While retailers are investing heavily in technologies such as AI and AR, the same cannot be said for investment in their workforce.
Businesses across the UK are shifting their focus towards emerging technologies as they look to drive efficiencies and maintain margin – and the retail sector is no different.
With traditional bricks-and-mortar businesses striving to compete with established technology giants such as Amazon, innovation has become a priority area for investment.
“More than a third of retailers confess to a lack of understanding about how these technologies could add value to their business and be implemented effectively”
Our research, detailed in the Hitachi Capital Consumer Finance A Blueprint for Retail Investment whitepaper, found that 70% of retailers now consider investment in automation, artificial intelligence (AI), augmented reality (AR) and blockchain a priority.
The flipside of this, however, is that more than a third of retailers confess to a lack of understanding about how these technologies could add value to their business and be implemented effectively, which could stifle productivity.
Bridging the skills gap
If the UK retail industry is to harness the power of technology, the industry must not only overcome the obstacle of capital investment, but also focus on bridging the skills gap across the sector.
It can do this by training and upskilling the current workforce, alongside attracting new talent.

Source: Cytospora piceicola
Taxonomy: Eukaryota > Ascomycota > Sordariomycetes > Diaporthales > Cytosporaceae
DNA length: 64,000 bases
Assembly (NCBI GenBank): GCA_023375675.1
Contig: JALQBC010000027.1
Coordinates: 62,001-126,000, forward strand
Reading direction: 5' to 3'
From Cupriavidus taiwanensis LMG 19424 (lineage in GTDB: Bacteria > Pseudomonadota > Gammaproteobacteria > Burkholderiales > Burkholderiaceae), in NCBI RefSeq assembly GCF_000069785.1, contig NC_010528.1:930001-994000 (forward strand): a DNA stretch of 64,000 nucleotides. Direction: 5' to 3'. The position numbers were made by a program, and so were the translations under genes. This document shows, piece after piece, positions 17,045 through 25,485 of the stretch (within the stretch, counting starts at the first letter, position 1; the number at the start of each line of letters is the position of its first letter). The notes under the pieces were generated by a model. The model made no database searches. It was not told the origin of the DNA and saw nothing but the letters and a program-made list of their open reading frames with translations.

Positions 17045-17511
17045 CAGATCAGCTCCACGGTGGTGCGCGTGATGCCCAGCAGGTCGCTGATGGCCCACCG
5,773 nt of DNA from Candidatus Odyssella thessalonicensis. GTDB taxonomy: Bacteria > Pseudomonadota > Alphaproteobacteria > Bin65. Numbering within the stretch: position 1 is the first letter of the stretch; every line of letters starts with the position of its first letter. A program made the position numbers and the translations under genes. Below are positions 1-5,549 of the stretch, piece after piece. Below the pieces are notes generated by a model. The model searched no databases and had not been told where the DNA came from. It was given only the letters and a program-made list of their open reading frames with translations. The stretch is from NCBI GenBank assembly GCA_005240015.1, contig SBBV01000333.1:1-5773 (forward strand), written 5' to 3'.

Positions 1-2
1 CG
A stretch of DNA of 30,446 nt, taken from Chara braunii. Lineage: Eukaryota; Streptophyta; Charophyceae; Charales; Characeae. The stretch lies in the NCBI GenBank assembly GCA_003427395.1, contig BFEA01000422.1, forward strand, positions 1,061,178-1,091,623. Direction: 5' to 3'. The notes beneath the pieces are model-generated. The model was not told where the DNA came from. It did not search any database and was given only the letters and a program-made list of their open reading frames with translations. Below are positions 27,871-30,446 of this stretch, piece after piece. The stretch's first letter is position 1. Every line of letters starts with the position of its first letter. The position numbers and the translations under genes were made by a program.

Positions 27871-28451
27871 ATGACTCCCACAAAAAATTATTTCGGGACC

Retail managers need to understand how to implement new technologies to increase productivity levels and interpret valuable customer insights gathered from AI and predictive analytics.
“The Government’s Industrial Strategy noted that, within the next two decades, 90% of roles will require digital proficiency in some capacity”
More importantly, IT skills must be central to recruitment and training programmes to ensure retailers are attracting and fostering the best talent available.
The Government’s Industrial Strategy noted that, within the next two decades, 90% of roles will require digital proficiency in some capacity.
However, currently 23% of adults lack at least some basic digital skills.
Investing in tomorrow’s workforce
Although the wider skills gap is a key area of interest, it is notable that retail was not identified as a specific focus.
Moves were made in March last year to address issues faced by the high street with the creation of the Retail Sector Council, but its remit falls more widely than the specifics of recruitment and it will need time to demonstrate an impact.
It is clear that retail is not a priority for the Government, but it certainly should be.
“A tailored strategy from Government is essential to increase productivity levels and diversify skillsets for the workforce of tomorrow”
When compared with other sectors, the opportunities facing the retail industry are substantial and unique.
For the sector to meet the demands of customers and businesses, a tailored strategy from Government is essential to increase productivity levels and diversify skillsets for the workforce of tomorrow.
While there are challenges, UK retail can truly flourish in the digital age.
Vincent Reboul is managing director of Hitachi Capital Consumer Finance
Reboul has 18 years of experience in financial technology, retail banking and ecommerce. He has held leadership roles at household names such as Bank of America, M&S Bank and HSBC, and was general manager of UK Credit for PayPal. His most recent previous appointment was as financial services commercial director for Shop Direct, one of the largest etailers in the UK with more than 3 million customers.